Banks and lenders in Asia-Pacific (APAC) are increasingly aware of the critical need to better protect their customers from falling into financial hardship.
The credit decisioning and alternative data use conducted by Forrester Consulting study done on behalf of Experian surveyed 164 banking, fintech, and non-banking lending decision-makers managing credit risk in Australia, Indonesia and India. It found that while most are confident in their credit risk decisioning performance, the top underperforming area is the management of hardships and collections, with 54% agreeing there is room for improvement.
With consumers’ growing financial woes amidst the COVID-19 pandemic, it’s apparent that poor credit decisions are negatively impacting customers’ financial situations – more than half (54%) of APAC banks and lenders surveyed in three markets agree that putting customers in a hard situation (54%) is one of the top implications of a poor credit decision, just behind financial loss (60%).
Fortunately, the study also found 80% of organisations are focusing on developing monitoring and early-warning systems as a top risk management priority - and they have plans to continue investing in this area over the next one to three years.
This shows that organisations are actively ramping up investment in technology to predict and identify early signs of financial stress, including taking on higher-cost loans, a loss or drop in income, greater reliance on savings, and a shift in spending on high priority items.
This enables personalised management plans to be rolled out to support affected individuals through these difficult times.
Automation is a critical priority
Seventy-three per cent of businesses rank increasing automation as a high or critical priority for credit risk assessment and management in the next 12 months, with more than half (52%) saying this is to increase the speed of credit decisions and reduce manual errors in the risk decisioning and management process (50%).
However, one third face challenges in increasing the automation of credit decisioning and management, saying their current automation technologies have not matured yet, or they face challenges due to legacy technology and systems (26%).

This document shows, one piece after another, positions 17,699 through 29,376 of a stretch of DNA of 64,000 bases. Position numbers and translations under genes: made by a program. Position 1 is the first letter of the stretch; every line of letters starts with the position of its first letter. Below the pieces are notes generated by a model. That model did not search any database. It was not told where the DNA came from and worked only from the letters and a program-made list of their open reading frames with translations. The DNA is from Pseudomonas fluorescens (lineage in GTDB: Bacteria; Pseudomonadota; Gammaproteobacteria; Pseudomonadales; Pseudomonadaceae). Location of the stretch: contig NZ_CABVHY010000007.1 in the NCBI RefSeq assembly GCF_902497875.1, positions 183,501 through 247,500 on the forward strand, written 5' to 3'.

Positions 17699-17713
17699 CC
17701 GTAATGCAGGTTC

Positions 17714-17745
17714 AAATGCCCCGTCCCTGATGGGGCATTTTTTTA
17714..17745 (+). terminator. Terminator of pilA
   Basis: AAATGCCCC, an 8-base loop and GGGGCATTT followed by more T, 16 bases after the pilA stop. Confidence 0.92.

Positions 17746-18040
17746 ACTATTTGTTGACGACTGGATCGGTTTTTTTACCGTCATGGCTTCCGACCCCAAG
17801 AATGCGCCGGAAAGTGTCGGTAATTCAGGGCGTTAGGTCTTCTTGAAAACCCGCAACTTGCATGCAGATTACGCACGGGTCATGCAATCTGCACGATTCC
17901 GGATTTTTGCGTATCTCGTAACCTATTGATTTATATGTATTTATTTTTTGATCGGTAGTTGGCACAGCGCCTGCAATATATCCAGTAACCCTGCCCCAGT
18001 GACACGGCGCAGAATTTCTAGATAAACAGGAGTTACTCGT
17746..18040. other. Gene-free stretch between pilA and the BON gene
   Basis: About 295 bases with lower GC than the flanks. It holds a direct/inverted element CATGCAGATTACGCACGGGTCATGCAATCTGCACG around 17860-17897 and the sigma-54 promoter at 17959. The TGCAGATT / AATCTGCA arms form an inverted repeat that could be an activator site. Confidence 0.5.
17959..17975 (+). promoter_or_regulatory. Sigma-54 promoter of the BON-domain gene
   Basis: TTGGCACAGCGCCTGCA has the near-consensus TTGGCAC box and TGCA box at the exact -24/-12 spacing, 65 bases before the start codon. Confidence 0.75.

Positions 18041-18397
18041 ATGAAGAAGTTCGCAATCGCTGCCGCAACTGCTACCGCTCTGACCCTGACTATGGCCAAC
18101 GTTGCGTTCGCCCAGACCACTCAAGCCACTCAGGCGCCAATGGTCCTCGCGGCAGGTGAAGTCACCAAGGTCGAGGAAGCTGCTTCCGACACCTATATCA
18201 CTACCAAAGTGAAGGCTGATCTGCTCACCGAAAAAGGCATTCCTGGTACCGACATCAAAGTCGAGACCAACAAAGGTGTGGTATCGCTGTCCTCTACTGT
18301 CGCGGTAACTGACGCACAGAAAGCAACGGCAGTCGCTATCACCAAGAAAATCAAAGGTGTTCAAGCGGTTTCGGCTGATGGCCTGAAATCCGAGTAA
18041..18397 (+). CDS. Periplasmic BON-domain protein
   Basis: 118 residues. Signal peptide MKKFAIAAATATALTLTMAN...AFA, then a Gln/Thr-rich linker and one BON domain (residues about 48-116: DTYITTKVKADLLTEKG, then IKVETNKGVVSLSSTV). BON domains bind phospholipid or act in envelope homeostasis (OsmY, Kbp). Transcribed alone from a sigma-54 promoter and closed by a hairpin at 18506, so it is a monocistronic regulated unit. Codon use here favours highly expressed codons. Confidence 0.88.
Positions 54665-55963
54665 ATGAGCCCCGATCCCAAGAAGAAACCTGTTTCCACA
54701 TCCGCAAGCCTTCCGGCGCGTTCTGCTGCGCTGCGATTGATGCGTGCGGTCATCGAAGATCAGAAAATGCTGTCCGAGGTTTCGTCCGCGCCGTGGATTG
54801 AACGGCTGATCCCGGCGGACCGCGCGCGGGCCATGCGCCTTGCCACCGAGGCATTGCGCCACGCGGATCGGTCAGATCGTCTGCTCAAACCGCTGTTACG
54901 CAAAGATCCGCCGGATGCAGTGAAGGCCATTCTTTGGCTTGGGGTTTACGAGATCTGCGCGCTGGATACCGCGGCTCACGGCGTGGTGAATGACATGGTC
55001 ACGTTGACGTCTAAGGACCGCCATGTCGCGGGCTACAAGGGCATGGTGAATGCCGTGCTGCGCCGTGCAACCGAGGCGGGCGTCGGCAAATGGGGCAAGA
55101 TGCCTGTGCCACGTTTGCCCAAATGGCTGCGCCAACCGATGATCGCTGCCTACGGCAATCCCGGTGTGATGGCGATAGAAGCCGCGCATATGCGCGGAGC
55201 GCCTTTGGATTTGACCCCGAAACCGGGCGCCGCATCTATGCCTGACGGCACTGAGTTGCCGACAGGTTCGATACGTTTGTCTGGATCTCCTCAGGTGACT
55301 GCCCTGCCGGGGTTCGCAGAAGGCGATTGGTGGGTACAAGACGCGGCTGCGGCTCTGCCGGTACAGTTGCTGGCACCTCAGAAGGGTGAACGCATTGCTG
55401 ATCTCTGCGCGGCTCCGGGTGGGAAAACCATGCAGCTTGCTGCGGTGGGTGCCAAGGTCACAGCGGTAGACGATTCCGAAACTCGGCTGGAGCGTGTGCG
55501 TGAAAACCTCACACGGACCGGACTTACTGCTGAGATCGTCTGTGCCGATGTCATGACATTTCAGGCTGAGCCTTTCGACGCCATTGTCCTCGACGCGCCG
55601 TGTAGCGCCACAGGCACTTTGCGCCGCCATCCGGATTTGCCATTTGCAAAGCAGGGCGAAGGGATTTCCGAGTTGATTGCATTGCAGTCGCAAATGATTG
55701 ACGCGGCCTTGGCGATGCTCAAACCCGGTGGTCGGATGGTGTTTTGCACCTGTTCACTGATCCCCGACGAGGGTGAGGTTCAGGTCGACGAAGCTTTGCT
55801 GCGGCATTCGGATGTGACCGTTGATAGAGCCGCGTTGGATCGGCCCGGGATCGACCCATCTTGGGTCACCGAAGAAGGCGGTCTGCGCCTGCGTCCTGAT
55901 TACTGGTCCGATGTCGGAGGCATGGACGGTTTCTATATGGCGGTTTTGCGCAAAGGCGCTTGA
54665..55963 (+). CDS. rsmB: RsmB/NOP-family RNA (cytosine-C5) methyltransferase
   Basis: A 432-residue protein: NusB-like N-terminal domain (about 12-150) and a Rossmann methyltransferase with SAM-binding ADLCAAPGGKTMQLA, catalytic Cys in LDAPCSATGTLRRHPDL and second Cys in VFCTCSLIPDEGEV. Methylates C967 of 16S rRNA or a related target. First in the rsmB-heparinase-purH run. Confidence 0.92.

A higher speed of credit decisioning and quicker loan approval rates could provide a vital lifeline for consumers. In fact, 75% of Australian consumers believe home loan approvals should happen within three days, while 50% expect the approval to take place within 24 hours.
Too many data sources
Improving the use of data and insights in business decision making has emerged as a top priority for businesses (44%) - however, organisations are not leveraging all the data sources available to them. In fact, 34% of respondents agree that their organisation has declined applications from viable customers due to insufficient credit data.
To improve risk assessment and management, lenders will continue to leverage more traditional forms of data such as banking or credit bureau data (41%) and tap on new data sources such as alternative credit data (40%) for credit risk and management over the next 12 months.
Alternative data sources include telco data, consumer data, or e-commerce data, and provide a comprehensive credit profile of a potential customer. The use of alternative data means lenders can better assess their customers’ creditworthiness, providing them with critical access to credit which could transform their lives for the better.
Today, Buy Now Pay Later platforms are gaining popularity for providing fast and easy credit to more people. While beneficial for the underbanked, if not carefully monitored, BNPL platforms could put consumers at risk of overextending themselves.
Therefore, alternative data is extremely critical in ensuring credit risk assessments are accurate in setting personalised spending limits so that customers spend sustainably and responsibly.
Priority for banks and lenders
With more customer interactions happening online, there is less of a focus on reducing cost (23%) and more investment in better engaging customers and building relationships.
The study identified improving CX as one of the most important business priorities (43%), alongside growing revenue (42%). Organisations understand that nurturing strong relationships with customers is essential to build strong brand loyalty.
According to Malin Holmberg, CEO, EMEA and Asia Pacific, Experian, at the start of the pandemic companies were forced to digitise quickly and focus on immediate concerns such as cutting costs. She added that these companies are now looking at longer-term strategies and are focused on addressing existing gaps.
“Many banks and lenders are investing in the right technology to improve the speed of their credit decisioning, and using automated decisioning, data and analytics to quickly identify customers in distress to provide a more holistic customer experience,” she concluded.